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Trivy provides a plugin feature to allow others to extend the Trivy CLI without the need to change the Trivycode base. This plugin system was inspired by the plugin system used in kubectl, Helm, and Conftest.


Trivy plugins are add-on tools that integrate seamlessly with Trivy. They provide a way to extend the core feature set of Trivy, but without requiring every new feature to be written in Go and added to the core tool.

  • They can be added and removed from a Trivy installation without impacting the core Trivy tool.
  • They can be written in any programming language.
  • They integrate with Trivy, and will show up in Trivy help and subcommands.


Trivy plugins available in public are not audited for security. You should install and run third-party plugins at your own risk, since they are arbitrary programs running on your machine.

Installing a Plugin

A plugin can be installed using the trivy plugin install command. This command takes a url and will download the plugin and install it in the plugin cache.

Trivy adheres to the XDG specification, so the location depends on whether XDG_DATA_HOME is set. Trivy will now search XDG_DATA_HOME for the location of the Trivy plugins cache. The preference order is as follows:

  • XDG_DATA_HOME if set and .trivy/plugins exists within the XDG_DATA_HOME dir
  • ~/.trivy/plugins

Under the hood Trivy leverages go-getter to download plugins. This means the following protocols are supported for downloading plugins:

  • OCI Registries
  • Local Files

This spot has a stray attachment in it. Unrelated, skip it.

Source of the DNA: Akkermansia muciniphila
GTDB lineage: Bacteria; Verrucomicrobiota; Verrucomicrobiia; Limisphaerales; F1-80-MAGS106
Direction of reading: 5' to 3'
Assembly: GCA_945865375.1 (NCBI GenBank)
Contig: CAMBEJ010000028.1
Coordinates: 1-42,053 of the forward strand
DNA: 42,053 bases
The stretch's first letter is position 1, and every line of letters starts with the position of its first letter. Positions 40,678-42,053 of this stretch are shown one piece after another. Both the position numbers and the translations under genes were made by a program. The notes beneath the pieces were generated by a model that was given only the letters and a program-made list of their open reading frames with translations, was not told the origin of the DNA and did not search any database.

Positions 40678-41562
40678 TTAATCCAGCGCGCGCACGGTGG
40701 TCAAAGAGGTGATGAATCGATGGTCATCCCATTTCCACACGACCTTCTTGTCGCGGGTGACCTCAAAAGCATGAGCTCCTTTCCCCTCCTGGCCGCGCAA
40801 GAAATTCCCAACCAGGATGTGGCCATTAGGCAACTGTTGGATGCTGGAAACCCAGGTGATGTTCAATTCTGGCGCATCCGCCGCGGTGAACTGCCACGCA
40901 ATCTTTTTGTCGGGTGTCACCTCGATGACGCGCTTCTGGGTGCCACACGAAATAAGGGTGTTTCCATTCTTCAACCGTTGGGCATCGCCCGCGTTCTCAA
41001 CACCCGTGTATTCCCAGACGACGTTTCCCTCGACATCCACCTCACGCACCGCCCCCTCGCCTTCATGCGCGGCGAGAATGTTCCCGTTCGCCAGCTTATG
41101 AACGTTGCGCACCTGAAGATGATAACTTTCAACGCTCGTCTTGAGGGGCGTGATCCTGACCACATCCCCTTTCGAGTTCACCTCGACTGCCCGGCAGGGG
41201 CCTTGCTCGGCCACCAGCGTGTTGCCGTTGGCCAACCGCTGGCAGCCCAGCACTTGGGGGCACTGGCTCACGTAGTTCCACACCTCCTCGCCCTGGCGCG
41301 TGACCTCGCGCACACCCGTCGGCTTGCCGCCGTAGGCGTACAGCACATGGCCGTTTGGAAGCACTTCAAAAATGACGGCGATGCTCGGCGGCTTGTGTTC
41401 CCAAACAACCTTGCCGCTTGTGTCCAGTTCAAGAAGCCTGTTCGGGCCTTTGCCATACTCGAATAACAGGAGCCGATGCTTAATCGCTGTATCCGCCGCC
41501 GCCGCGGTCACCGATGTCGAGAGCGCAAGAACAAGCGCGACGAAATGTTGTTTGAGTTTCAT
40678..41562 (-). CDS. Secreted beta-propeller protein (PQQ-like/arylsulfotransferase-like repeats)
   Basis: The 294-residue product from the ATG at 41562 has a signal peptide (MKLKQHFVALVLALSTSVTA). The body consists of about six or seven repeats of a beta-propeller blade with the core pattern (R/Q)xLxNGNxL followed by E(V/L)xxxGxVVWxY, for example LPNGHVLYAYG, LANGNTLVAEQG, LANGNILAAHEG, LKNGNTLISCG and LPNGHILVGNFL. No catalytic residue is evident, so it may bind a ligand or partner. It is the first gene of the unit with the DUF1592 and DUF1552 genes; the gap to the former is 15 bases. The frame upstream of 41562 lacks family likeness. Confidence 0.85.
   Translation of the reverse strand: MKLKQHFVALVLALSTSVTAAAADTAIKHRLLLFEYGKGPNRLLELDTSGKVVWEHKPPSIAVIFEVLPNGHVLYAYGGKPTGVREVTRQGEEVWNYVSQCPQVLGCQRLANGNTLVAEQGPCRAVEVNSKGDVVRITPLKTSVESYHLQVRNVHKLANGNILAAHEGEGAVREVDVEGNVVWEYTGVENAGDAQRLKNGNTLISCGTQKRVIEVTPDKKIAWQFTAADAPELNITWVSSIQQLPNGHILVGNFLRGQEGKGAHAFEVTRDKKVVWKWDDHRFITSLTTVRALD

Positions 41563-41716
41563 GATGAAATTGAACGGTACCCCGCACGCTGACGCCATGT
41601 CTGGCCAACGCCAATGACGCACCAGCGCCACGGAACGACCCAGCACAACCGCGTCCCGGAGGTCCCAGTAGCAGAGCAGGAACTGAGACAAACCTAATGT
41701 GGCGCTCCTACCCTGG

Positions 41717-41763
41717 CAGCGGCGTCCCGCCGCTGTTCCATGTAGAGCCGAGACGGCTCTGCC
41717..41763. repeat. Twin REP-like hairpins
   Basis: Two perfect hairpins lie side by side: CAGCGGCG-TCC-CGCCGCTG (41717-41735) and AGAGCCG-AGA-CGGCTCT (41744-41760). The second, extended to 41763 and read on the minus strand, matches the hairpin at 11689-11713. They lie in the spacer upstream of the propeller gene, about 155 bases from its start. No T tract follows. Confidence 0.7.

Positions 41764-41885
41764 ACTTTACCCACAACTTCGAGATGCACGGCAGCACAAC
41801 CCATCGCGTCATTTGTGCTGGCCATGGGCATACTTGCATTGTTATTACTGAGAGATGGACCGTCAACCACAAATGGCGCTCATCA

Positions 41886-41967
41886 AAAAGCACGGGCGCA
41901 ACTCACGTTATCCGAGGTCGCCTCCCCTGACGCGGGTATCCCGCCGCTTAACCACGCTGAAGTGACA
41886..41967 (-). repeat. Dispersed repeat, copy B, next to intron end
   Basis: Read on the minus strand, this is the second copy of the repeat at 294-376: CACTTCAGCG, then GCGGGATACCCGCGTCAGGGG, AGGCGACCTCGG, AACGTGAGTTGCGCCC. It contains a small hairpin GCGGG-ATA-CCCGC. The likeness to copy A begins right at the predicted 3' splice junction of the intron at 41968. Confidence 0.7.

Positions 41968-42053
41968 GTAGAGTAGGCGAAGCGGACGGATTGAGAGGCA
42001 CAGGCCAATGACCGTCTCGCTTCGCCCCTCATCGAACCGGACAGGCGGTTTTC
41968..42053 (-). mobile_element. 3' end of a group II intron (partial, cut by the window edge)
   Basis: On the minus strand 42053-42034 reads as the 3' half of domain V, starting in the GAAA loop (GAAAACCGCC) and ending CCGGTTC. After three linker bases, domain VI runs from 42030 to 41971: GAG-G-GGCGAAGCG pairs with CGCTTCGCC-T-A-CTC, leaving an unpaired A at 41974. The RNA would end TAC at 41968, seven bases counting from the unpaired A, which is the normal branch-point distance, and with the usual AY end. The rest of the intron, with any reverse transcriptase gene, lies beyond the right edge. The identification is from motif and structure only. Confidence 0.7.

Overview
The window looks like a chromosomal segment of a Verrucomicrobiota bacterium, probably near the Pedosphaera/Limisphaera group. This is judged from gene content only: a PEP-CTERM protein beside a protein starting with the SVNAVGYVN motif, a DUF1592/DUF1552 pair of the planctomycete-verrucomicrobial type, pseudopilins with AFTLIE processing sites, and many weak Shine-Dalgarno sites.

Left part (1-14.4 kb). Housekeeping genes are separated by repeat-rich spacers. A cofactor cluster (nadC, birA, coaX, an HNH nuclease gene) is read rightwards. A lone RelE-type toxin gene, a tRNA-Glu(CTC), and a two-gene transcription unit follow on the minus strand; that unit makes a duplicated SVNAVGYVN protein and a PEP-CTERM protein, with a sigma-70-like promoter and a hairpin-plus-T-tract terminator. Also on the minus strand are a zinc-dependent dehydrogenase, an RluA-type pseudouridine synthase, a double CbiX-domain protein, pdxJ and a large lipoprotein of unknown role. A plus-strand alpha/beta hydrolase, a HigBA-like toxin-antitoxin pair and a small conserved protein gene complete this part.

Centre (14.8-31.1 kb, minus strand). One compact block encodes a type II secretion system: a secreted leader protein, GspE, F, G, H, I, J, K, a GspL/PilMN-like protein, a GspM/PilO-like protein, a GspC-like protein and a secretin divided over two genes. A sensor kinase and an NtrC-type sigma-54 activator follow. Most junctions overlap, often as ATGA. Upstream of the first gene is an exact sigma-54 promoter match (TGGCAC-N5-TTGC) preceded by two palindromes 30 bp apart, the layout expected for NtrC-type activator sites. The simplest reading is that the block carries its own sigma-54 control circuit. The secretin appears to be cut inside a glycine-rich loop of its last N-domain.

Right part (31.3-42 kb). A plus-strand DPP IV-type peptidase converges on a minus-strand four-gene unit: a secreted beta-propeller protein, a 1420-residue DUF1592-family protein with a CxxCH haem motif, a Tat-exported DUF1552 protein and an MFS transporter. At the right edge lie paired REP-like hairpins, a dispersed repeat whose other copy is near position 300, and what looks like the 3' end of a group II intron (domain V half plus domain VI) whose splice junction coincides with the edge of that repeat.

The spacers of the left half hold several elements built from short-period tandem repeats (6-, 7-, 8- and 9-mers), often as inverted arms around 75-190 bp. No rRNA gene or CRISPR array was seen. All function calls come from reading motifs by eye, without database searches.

• Git
  • Mercurial
  • Amazon S3
  • Google Cloud Storage

For example, to download the Kubernetes Trivy plugin you can execute the following command:

$ trivy plugin install
Also, Trivy plugin can be installed from a local archive:
$ trivy plugin install myplugin.tar.gz

Using Plugins

Once the plugin is installed, Trivy will load all available plugins in the cache on the start of the next Trivy execution. A plugin will be made in the Trivy CLI based on the plugin name. To display all plugins, you can list them by trivy --help

$ trivy --help
   trivy - A simple and comprehensive vulnerability scanner for containers

   trivy [global options] command [command options] target


   image, i          scan an image
   filesystem, fs    scan local filesystem
   repository, repo  scan remote repository
   client, c         client mode
   server, s         server mode
   plugin, p         manage plugins
   kubectl           scan kubectl resources
   help, h           Shows a list of commands or help for one command

As shown above, kubectl subcommand exists in the COMMANDS section. To call the kubectl plugin and scan existing Kubernetes deployments, you can execute the following command:

$ trivy kubectl deployment <deployment-id> -- --ignore-unfixed --severity CRITICAL

Internally the kubectl plugin calls the kubectl binary to fetch information about that deployment and passes the using images to Trivy. You can see the detail here.

If you want to omit even the subcommand, you can use TRIVY_RUN_AS_PLUGIN environment variable.

$ TRIVY_RUN_AS_PLUGIN=kubectl trivy job your-job -- --format json

Installing and Running Plugins on the fly

trivy plugin run installs a plugin and runs it on the fly. If the plugin is already present in the cache, the installation is skipped.

trivy plugin run pod your-pod -- --exit-code 1

Uninstalling Plugins

Specify a plugin name with trivy plugin uninstall command.

$ trivy plugin uninstall kubectl

Building Plugins

Each plugin has a top-level directory, and then a plugin.yaml file.

  |- plugin.yaml

In the example above, the plugin is contained inside of a directory named your-plugin. It has two files: plugin.yaml (required) and an executable script, (optional).

The core of a plugin is a simple YAML file named plugin.yaml. Here is an example YAML of trivy-plugin-kubectl plugin that adds support for Kubernetes scanning.

name: "kubectl"
version: "0.1.0"
usage: scan kubectl resources
description: |-